President Muhammadu Buhari has approved the extension of the Voluntary Assets and Income Declaration Scheme (VAIDS) to June 30.
The approval for the extension of the deadline is contained in a statement issued by the President’s Special Adviser on Media and Publicity, Mr Femi Adesina, in Abuja on Wednesday.
According to the statement, the short extension after the original March 31 date is based on the appeals of professional bodies and individual taxpayers.
The statement, however, maintained that no further extension of time will be approved after June 30.
It stated that a new date was also given, based on the conviction of the Ministry of Finance that the overall objective to increase compliance will be attained, and additional revenue will accrue.
It said that a Fresh Executive Order would be made to give legal backing to the new timeline.
“For a nation of people who are competitive and driven, it is not a pride that we are the lowest performer in tax to GDP, not just in Africa, but in the world.
“Nigeria’s growth needs are such that every Nigerian must do his duty to his nation, to his neighbour, and to himself.
“Hiding monies overseas, evading taxes by manipulation, and other unwholesome practices, have never developed a country, and for Nigeria to attain her true potential, these must stop,’’ President Buhari was quoted as saying in the statement.
The President urged Nigerian companies and individuals to join government in the rebuilding mission, “and do the right thing by taking this window of extension to regularise.”
He added that the right thing may not be convenient or comfortable, “but in the long run, we will all have a nation we can be proud of.”
President Buhari further urged tax authorities to use the extension window to perfect plans to prosecute those who fail to regularize their tax status.
VAIDS is one of the key policies being used by the Federal Government to reposition the Nigerian economy and correct inherited underdevelopment.
The country has one of the lowest tax collection rates in the world at just six per cent of GDP. This was partially a function of the reliance on oil that saw us abandon the historical revenue collection systems and switch to a culture of sharing resources, rather than generating them.
President Buhari had in 2017 inaugurated the Economic Recovery and Growth Plan (ERGP), and the VAIDS tax amnesty is first in the series of reforms that will transform our tax system and provide sustainable predictable funding for all tiers of government.
Tax revenues will ensure that public infrastructure is provided, and public services are funded to improve the lives of the people.
5 important things to know about trading in the stock market
As a person who is interested in the stock market, you probably know that it comes with a risk like any other financial decision.
Trading in the stock market can be a great way to gain financial success and diversify your investment portfolio. You can trade on the market on your own as well as with brokerage companies like HFM, which can become a reliable service provider in your activities.
But before you put down any amount of money, there are 5 key things you should keep in mind.
Let’s explore what is the stock market and what you should know about it together.
What is the stock market?
The stock market is a vibrant and reliable platform that ensures fair trade between buyers and sellers of securities. It allows them to discover the price of shares, serving as an indicator of economic conditions. All transactions are secure, liquid, and transparent thanks to continuous competition in the open market which safeguards fairness while providing great liquidity options.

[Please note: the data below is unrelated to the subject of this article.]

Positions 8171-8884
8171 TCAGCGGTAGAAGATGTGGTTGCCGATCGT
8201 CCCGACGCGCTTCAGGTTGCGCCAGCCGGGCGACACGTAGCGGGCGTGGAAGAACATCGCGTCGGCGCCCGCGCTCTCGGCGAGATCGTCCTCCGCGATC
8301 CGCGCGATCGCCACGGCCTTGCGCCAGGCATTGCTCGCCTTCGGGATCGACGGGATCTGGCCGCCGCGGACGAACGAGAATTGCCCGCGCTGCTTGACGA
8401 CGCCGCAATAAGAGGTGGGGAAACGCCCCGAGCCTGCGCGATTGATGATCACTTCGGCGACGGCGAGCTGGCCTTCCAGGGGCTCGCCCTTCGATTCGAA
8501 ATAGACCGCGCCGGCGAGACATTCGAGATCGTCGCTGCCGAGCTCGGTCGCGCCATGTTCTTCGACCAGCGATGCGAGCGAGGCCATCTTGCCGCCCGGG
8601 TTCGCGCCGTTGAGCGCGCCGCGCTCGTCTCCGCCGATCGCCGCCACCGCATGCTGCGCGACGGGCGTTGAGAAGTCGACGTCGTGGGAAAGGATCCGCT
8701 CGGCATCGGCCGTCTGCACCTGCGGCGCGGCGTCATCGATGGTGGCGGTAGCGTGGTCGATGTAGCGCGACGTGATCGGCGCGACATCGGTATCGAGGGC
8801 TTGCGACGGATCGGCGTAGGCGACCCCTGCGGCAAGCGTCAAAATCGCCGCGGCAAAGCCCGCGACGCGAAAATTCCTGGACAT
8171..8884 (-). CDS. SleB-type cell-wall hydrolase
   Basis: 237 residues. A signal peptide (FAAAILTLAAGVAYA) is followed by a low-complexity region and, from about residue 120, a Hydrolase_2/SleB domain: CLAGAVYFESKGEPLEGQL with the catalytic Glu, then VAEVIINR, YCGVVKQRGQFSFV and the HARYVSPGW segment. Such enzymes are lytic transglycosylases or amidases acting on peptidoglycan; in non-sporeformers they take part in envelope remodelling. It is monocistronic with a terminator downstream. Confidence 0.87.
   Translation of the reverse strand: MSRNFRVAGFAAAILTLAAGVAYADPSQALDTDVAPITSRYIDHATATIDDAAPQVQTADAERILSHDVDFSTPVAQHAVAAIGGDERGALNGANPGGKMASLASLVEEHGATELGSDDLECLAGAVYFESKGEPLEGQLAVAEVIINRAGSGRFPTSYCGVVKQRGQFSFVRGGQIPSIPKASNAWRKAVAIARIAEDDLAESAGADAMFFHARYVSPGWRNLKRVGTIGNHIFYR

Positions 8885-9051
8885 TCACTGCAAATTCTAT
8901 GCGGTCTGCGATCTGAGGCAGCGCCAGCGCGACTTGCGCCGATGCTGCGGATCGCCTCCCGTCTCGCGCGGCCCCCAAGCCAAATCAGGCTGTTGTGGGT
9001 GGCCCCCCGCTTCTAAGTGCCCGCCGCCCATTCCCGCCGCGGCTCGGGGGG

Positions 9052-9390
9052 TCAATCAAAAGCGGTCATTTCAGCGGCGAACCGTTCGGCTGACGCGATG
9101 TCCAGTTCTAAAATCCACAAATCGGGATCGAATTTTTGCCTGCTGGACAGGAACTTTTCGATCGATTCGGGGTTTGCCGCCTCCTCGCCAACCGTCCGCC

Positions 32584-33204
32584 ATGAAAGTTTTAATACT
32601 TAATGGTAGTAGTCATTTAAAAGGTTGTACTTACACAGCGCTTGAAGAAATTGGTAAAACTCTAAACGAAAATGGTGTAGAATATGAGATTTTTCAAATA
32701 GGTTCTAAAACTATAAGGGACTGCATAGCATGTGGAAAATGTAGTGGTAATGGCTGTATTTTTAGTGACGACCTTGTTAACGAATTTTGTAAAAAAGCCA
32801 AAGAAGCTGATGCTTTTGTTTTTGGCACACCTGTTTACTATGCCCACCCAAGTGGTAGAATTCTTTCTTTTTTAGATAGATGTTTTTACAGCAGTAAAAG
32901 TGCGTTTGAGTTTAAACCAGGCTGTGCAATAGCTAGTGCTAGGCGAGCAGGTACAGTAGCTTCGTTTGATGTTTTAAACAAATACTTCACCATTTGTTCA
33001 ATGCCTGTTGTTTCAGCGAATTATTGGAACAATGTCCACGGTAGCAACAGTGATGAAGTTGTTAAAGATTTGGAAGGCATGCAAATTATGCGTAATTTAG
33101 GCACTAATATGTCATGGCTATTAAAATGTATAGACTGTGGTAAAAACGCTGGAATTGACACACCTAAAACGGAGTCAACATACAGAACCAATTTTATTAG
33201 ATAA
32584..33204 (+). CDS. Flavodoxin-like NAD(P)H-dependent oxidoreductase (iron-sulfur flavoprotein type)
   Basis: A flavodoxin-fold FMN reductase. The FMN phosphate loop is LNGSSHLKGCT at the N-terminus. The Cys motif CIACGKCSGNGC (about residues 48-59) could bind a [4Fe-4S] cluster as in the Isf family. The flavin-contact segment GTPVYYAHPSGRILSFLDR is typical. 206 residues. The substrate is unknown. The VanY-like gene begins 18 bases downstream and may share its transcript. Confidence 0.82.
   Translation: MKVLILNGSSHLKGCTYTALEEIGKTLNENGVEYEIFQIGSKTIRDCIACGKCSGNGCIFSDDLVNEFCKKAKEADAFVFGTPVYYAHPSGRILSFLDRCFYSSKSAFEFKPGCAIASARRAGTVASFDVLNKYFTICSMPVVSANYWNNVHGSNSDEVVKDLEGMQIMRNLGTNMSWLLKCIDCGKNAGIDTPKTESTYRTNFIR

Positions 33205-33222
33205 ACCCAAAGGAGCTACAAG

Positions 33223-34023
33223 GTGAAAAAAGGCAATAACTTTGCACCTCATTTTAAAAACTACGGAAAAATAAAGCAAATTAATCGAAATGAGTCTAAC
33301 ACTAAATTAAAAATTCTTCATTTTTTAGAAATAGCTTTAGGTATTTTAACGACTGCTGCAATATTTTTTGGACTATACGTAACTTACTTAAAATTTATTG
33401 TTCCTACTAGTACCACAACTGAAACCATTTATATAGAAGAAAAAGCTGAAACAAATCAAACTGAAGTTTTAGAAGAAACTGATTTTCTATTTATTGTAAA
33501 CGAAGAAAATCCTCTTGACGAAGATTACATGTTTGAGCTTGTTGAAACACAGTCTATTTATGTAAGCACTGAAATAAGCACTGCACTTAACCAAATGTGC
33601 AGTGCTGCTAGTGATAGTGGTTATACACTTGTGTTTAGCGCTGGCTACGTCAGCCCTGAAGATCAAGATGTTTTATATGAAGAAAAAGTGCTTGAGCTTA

5 things about trading in the stock market
Let’s take a closer look at some moments that are important for efficient trading in this financial market.
- Buy low, sell high
Despite the short-term downturn in oil prices, most consumers are still benefitting from cheaper fuel costs. However, any market dip is often seen as a sign of an impending bear market. In reality, though, stocks have historically been one of the best long-term investments and will likely continue to rise over time with or without intermittent corrections along the way.
- Think long-term
Trading on short-term earnings reports or data is not the best way to maximize profits as a trader. Instead, opportunities arise when a stock or sector that has been overlooked by the market shows resilience and delivers consistent returns in spite of economic conditions. An example is transportation stocks like airlines and railroads which can offer considerable gains when industry trends shift favorably.
- There is no certain metric
Professional and amateur traders alike all have their preferred methods when it comes to assessing stock values, from price-earnings ratios to dividend yields and profit margins. However, there is no single metric that can definitively distinguish between good stocks versus bad ones.
- Dividends are on your side
Dividend-paying stocks provide a degree of stability in comparison to other types of investments. However, caution must be taken when evaluating offers that seem too good to pass up – they may not hold their value as expected over time.
- Know what you need
The brokerage industry has become increasingly competitive, with firms vying to offer the best trading options. However, for most traders, their basic needs can be met by any provider. When placing an order it’s important to know what type you are entering. A market order will execute immediately at whatever price is available while limit orders only complete when within predetermined parameters.